ERIC Number: ED333978
Record Type: RIE
Publication Date: 1991-Apr
Reference Count: N/A
Effects of Maternal Self-Concept, Parity, and Marital Status on Development of the Vulnerable Child Syndrome.
Christensen, M. J.; And Others
A total of 130 mother-infant pairs participated in a study of the relation of maternal psychological and demographic variables to the vulnerable child syndrome, a condition in which parents persist in viewing their children as vulnerable following recovery from a serious medical complication. The following hypotheses were tested: (1) mothers who have newborns with medical complications will experience a decrease in self-esteem after delivery; (2) mothers of newborns with medical complications will be more likely to consider their children difficult to care for, use pediatric care inappropriately and be dissatisfied with their care, and experience parenting problems that result in Department of Human Services (DHS) involvement; and (3) multiparity, married status, and greater self-esteem will be associated with more positive outcomes. Comparison of study groups on selected health outcomes consistently demonstrated more negative outcomes for mother-infant pairs in which the infant had experienced some neonatal complication. The outcomes that were most dependent on the quality of the mother-child relationship appear to have been most affected by the neonatal experience. Mothers of infants with medical complications, and especially those who deliver preterm, may persist in viewing their children as especially difficult to care for, and appear to be at higher risk for parenting problems. Maternal self-concept, parity, and marital status demonstrated limited relationships with the outcomes of interest, but higher self-concept and parity may provide mothers some advantages in relating to their infants. (RH)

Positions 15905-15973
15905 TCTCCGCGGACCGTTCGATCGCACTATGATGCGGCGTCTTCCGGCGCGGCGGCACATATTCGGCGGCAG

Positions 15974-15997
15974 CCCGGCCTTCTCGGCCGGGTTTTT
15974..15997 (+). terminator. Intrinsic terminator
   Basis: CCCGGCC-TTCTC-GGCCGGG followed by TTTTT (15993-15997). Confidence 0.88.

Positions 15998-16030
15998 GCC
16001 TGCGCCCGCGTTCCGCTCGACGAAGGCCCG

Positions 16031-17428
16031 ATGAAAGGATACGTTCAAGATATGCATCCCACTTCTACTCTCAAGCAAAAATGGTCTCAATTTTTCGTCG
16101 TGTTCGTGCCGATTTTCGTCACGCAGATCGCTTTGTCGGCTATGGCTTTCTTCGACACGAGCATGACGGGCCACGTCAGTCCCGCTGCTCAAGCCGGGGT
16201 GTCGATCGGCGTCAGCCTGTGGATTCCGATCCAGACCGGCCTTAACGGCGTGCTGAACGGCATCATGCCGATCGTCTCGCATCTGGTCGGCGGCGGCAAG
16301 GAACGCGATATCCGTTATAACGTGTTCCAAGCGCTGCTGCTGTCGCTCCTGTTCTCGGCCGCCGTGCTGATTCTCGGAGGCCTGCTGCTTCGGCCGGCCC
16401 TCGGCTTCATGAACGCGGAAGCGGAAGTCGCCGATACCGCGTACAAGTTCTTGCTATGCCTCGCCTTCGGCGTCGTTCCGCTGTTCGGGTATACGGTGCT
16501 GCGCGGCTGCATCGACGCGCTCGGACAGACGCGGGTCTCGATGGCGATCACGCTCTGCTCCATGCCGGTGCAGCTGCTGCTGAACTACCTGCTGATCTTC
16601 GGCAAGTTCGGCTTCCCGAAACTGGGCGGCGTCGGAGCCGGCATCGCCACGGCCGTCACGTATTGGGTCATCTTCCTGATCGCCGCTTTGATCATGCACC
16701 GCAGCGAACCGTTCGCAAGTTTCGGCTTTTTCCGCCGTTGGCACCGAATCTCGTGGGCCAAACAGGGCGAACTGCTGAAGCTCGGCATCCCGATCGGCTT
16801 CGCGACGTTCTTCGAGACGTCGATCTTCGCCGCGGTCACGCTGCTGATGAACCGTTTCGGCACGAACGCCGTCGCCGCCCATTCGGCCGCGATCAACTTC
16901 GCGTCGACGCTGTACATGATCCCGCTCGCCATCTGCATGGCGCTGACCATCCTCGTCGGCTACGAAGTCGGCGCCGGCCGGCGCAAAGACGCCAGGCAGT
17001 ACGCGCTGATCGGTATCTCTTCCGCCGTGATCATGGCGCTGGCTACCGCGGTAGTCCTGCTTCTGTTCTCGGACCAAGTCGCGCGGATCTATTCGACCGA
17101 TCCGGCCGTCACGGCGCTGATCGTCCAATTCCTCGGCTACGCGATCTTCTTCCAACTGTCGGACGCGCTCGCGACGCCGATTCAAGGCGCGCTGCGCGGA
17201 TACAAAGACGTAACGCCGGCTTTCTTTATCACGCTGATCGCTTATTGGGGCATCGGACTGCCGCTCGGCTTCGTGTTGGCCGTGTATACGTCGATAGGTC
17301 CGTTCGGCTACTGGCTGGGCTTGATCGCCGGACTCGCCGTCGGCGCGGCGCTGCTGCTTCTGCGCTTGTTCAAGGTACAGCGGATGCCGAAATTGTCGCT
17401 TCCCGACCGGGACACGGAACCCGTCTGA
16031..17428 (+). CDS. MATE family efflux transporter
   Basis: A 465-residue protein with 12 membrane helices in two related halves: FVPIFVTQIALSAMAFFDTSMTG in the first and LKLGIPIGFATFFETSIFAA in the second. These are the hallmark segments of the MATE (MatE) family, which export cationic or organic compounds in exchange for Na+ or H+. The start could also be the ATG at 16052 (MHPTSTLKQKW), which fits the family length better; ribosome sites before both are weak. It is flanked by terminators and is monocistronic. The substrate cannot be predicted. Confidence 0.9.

Publication Type: Reports - Research; Speeches/Meeting Papers
Education Level: N/A
Authoring Institution: N/A
Identifiers: Vulnerable Child Syndrome
Note: Paper presented at the Biennial Meeting of the Society for Research in Child Development (Seattle, WA, April 18-20, 1991).